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    Shall I change the 2200 ohm resistor on the quad cap (VTA drive board),

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    weikuang88

    Posts : 2
    Join date : 2014-03-23

    Shall I change the 2200 ohm resistor on the quad cap (VTA drive board),

    Post by weikuang88 on Tue Apr 15, 2014 10:35 am

    HI,
    I live in Taiwan. The AC voltage is about 110-115V in Taiwan. Recently I tried to upgrade to VTA driver board, and change the quad cap (80/40/30/20 uf) from Dynakitparts. A 2200ohm resistor should be connected from the lug of 20mfd to the lug of 30mfd. Because the voltage in Taiwan is lower than in US. Should I have to change to around 1200 ohm resistor ? Question Question 

    tubes4hifi
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    Join date : 2008-11-30

    Re: Shall I change the 2200 ohm resistor on the quad cap (VTA drive board),

    Post by tubes4hifi on Tue Apr 15, 2014 10:46 am

    the important thing here is that you want around 380vdc on the driver board, and usually 2.2K is about the right amount to get that.
    Try it first, then adjust if necessary. You will need to have all tubes installed and biased before making the voltage check.

    weikuang88

    Posts : 2
    Join date : 2014-03-23

    Re: Shall I change the 2200 ohm resistor on the quad cap (VTA drive board),

    Post by weikuang88 on Tue Apr 15, 2014 10:57 am

    tubes4hifi wrote:the important thing here is that you want around 380vdc on the driver board, and usually 2.2K is about the right amount to get that.
    Try it first, then adjust if necessary.   You will need to have all tubes installed and biased before making the voltage check.

    Thanks!

    sKiZo

    Posts : 1285
    Join date : 2013-04-01
    Location : Michigan USA

    Re: Shall I change the 2200 ohm resistor on the quad cap (VTA drive board),

    Post by sKiZo on Tue Apr 15, 2014 3:35 pm

    Assuming your B+ is in tolerance, I'd think you're probably better off with the lower line voltage. My line voltage averages around 124VAC, which is not what a tube amp likes to see. I added a DIY bucker to my system a while back that drops it down to around 117VAC on average, and my ST120  "breathes" much better now. Switch the bucker out, and there's a definite difference - it sounds a bit constrained, or pinched, without it. Here's a pic showing a GOOD day here, comparing the wall out and amp in power ...



    I used a 6.3v 6a transformer on mine. In your case, you might want to try something in the 4v range to BOOST the power, rather than cut it. All depends on how you wire it up. Before doing that, DO get an average on line power - a Kill-A-Watt meter is real handy for that. Worse case scenario - with 117vac out of the wall, a bucker like mine would be feeding 117-124vac to the amp, but with the smaller 4v transformer, your amp would see 114-119vac.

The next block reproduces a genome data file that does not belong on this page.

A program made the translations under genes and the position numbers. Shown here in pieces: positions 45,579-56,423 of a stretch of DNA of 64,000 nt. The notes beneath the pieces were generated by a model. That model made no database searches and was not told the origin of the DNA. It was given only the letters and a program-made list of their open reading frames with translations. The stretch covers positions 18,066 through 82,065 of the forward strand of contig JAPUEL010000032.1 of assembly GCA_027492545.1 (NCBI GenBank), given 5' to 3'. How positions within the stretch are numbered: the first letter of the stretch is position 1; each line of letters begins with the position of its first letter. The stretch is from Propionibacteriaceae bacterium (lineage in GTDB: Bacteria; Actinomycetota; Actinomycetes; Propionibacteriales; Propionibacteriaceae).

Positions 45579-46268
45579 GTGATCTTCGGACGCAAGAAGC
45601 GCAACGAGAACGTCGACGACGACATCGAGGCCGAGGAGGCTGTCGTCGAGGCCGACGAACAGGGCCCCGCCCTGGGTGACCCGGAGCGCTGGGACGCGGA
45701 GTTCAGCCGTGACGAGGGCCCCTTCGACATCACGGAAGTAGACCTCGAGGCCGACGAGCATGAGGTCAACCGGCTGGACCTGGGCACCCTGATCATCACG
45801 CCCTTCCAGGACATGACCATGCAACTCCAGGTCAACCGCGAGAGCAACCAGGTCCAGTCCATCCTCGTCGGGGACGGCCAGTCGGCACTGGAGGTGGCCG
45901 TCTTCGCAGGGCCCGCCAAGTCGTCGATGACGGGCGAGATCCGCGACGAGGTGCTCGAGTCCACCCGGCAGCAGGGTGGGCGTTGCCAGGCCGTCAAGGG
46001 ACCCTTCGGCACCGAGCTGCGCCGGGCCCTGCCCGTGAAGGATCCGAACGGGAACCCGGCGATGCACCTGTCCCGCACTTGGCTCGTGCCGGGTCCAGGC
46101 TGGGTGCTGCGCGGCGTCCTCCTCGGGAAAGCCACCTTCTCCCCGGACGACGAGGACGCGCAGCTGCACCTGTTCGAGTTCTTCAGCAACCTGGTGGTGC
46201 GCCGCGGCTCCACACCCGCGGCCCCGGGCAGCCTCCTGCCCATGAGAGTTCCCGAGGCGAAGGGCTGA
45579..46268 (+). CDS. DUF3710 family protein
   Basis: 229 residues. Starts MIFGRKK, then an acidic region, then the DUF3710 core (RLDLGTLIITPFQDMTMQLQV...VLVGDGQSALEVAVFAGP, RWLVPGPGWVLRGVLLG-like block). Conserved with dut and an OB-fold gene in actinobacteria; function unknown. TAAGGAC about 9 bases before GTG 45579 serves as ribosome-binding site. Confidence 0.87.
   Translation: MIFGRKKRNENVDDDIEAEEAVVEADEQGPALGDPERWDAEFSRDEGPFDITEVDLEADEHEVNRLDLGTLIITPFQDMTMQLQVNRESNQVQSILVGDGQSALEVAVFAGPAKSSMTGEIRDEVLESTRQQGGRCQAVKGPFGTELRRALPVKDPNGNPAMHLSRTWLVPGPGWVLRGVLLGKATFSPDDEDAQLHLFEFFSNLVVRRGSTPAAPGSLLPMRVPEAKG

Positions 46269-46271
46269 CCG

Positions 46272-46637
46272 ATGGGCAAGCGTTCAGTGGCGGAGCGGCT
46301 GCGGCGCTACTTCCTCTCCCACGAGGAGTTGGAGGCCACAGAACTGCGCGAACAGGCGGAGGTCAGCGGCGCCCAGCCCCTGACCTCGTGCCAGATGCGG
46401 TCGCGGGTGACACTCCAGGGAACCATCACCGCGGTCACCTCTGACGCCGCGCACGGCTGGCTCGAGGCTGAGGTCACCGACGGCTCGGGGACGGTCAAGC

One thing you probably DON'T want to do is use a solid state rectifier that includes a thermister for slow starts. Those never really go fully open and you'll see at least a 1vac drop from that. Browning out can be just as hard on an amp as over voltage situations. Shouldn't be a problem if your power averages on the high side of the range you mentioned, but worth noting if you're more around the low side on average.

    hifitracer

    Posts : 2
    Join date : 2014-05-05

    Re: Shall I change the 2200 ohm resistor on the quad cap (VTA drive board),

    Post by hifitracer on Mon May 05, 2014 9:12 am

    Hi folks, sKiZo, I would like to learn how to DIY the recommended voltage drop bucker, grateful if brothers could show the wiring or schematic, thanks.

    Captain Coconut

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    Age : 64
    Location : Great White North

    Re: Shall I change the 2200 ohm resistor on the quad cap (VTA drive board),

    Post by Captain Coconut on Mon May 05, 2014 1:05 pm



    OR


    sKiZo

    Posts : 1285
    Join date : 2013-04-01
    Location : Michigan USA

    Re: Shall I change the 2200 ohm resistor on the quad cap (VTA drive board),

    Post by sKiZo on Mon May 05, 2014 9:15 pm

    Yup ... Basically, one of your "hot" AC wires is direct linked to the bucker's outlet AND one of the transformer's high side leads. The other "hot" AC wire AND the other high side of the transformer AND one low side wire are joined, and the other low side wire goes to the bucker's outlet. The ground passes straight through to the outlet's grounding terminal.

    Here's mine on the inside ... wiring is simple enough ...



    Most any power strip works well - having the power switch and circuit breaker built right in is real handy.

    Of course, you'll want to test everything with a meter before hooking it up live, and you'll want to use a quality transformer that can handle the peak load of whatever you're bucking.

    I believe to BOOST current, you just switch the low side leads, but don't quote me ... never tried it myself.

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